Sailing is of itself a very healthy sport, and the people who participate in it are usually from a vigorous cohort of the population. But that in turn means that our post-sailing socialising is unusually intense. So we know that the resumption of sailing is requiring a complete re-set of the way we go about our activities afloat, and how we access them. But meanwhile, the thoughts of the sailing community are very much with the sailors of Cork, and the way that their hopes and plans were caught precisely in the target cross-hairs of the spreading pandemic.

Yet the way that the Royal Cork YC has responded to this unbelievable reversal of fortune has been an inspiration to us all. The inevitable cancellations have been timely and efficient, and the members have rallied round in a spirit of mutual support, while Admiral Colin Morehead has been the very model of calm philosophical acceptance and example as he leads his members in handling this extraordinary challenge.

Colin Morehead, Admiral of the Royal Cork Yacht ClubColin Morehead, Admiral of the Royal Cork Yacht Club, whose calm and philosophical acceptance of the effects of Lockdown, after he had devoted three years to planning the Tricentenary, has been much admired in sailing. His sense of the continuity of Cork sailing is emphasized by the marine artwork he has chosen to be photographed with – it is one of Harry Donegan’s paintings of a Cork Harbour OD. Courtesy RCYC

Colin Morehead himself had been working on the plans for the Tricentenary for three years and longer, and while he was doing that, it was Pat Farnan as Admiral who led the club to such good effect through the busy countdown years that RCYC entered 2020 already feted as “Club of the Year”.

It was all systems go, and then it was all systems on hold as the grim news came from the east, and then with gruesome inevitability, it was all crowd-gathering events on cancellation. Yet it was done with a dignity and graceful acceptance which set the standard not just for Irish clubs, but for world sailing generally.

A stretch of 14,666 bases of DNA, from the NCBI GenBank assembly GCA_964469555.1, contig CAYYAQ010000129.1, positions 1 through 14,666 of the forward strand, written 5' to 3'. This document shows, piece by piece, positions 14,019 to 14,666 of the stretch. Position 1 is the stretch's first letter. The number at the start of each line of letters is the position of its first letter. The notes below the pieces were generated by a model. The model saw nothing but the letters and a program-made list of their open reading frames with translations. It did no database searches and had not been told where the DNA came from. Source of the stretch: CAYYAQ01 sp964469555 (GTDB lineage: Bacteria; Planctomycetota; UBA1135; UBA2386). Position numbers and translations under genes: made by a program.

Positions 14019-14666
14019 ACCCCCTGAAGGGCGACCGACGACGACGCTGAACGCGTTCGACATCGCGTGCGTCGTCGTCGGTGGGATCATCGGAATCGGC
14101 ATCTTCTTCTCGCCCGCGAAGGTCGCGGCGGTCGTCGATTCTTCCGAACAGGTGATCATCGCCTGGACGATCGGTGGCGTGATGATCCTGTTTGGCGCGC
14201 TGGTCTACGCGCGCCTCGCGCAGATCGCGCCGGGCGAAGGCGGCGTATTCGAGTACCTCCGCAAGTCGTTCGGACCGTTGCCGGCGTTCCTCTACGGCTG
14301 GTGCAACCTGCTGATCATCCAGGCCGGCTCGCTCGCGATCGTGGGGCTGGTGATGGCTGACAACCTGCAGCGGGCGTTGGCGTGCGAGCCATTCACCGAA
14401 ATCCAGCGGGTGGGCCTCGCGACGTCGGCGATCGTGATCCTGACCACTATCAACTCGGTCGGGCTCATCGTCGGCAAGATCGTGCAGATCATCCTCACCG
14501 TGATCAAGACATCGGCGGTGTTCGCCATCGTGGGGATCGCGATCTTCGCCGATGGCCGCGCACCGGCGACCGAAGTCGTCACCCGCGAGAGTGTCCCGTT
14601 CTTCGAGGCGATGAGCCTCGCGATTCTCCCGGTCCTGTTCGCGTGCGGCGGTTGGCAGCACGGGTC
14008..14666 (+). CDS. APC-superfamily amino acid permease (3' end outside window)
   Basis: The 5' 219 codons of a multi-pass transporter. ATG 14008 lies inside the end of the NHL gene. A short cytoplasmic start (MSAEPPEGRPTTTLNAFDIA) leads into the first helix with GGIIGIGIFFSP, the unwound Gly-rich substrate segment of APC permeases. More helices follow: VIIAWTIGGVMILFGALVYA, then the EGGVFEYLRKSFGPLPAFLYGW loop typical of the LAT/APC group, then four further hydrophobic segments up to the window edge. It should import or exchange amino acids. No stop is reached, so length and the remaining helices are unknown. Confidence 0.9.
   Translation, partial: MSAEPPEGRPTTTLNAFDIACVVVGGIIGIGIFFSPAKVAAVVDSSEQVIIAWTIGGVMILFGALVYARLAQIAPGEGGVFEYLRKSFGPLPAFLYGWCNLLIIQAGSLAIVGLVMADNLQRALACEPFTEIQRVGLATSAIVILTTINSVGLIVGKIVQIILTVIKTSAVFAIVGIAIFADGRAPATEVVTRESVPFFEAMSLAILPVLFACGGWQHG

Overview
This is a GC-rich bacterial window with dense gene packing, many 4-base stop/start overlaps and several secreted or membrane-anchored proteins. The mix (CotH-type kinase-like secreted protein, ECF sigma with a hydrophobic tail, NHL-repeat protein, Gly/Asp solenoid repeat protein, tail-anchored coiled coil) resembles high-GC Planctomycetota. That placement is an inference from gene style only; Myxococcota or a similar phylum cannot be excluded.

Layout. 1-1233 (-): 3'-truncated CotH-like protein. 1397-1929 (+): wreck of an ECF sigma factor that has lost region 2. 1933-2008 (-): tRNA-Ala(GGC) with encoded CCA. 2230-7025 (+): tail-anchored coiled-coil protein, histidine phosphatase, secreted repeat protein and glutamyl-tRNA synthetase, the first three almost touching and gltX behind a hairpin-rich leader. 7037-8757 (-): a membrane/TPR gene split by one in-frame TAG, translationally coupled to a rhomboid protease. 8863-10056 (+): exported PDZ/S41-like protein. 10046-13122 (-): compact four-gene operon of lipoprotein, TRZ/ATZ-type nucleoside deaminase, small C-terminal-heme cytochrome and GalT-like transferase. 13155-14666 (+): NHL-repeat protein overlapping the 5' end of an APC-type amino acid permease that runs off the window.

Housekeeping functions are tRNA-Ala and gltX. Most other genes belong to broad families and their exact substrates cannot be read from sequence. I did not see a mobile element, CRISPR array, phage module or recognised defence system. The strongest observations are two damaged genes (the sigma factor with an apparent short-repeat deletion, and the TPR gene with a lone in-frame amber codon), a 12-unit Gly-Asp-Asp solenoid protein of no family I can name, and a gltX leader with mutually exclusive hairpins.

It is impossible to overestimate the beneficial effect which the gallant –indeed noble – manner in which the RCYC has dealt with the circumstances has contributed to the general good. Then too, the broad benefit of the community spirit within the club has manifested itself in many ways, with the National 18 class leading the charge in the full development of eRacing, while members with a real feeling for the extraordinary history of the club have got together to produce an online series - Way Back When – which features on the RCYC website, and explores many areas of club activity and Crosshaven history, all with an attractive personal touch.

Limited club sailing has of course finally resumed this week in controlled circumstances with emphasis on the juniors, while family sailing – always central to the Cork scene – has been returning as the restrictions are eased, though there’s still a long way to go, and everyone is mindful of the need for careful monitoring at every stage.

The History of the Royal Cork YC was published in 2005, when it was honoured as “Irish Book of the Year”. The History of the Royal Cork YC was published in 2005 when it was honoured as “Irish Book of the Year”. Written by historian Alicia St Leger, it was based on the club’s unrivalled collection of artefacts, documents, memorabilia and sailing records curated by Honorary Archivist Dermot Burns

What with the fresh look at the club’s past through the Way Back When series, coupled with the fact that the Club’s monumental history - based by historian Alice St Leger on RCYC archivist Dermot Burns’ unrivalled collection of records and artefacts going back to 1720 and beyond - was published to several awards and much acclaim in 2005, provides an enduring base of shared awareness. This, when combined with the eRacing, the Webinars, and now the ordered resumption of sailing in gradual socially-distanced steps, tells us all that the RCYC is very much alive and well.

In fact, nothing has become the Royal Cork Yacht Club so much as its graceful acceptance of the inevitability of cancelling much of its Tricentenary celebrations. It tells us much about how the Club and its members have matured and thrived over the centuries into the unique institution which has been a club for long enough to be planning a Tricentenary in the first place. As sailing resumes on a broader scale, the RCYC will find that their standing in world sailing is greater than ever.

As it is, they should take every encouragement from the progress that they and their magnificent harbour have made in terms of facilities and activity since 1970, which becomes abundantly clear from most of 1970’s monthly editions of Irish Yachting & Motorboating, Afloat.ie’s direct predecessor, which in 1970 was dominated by the RCYC Quarter Millennium.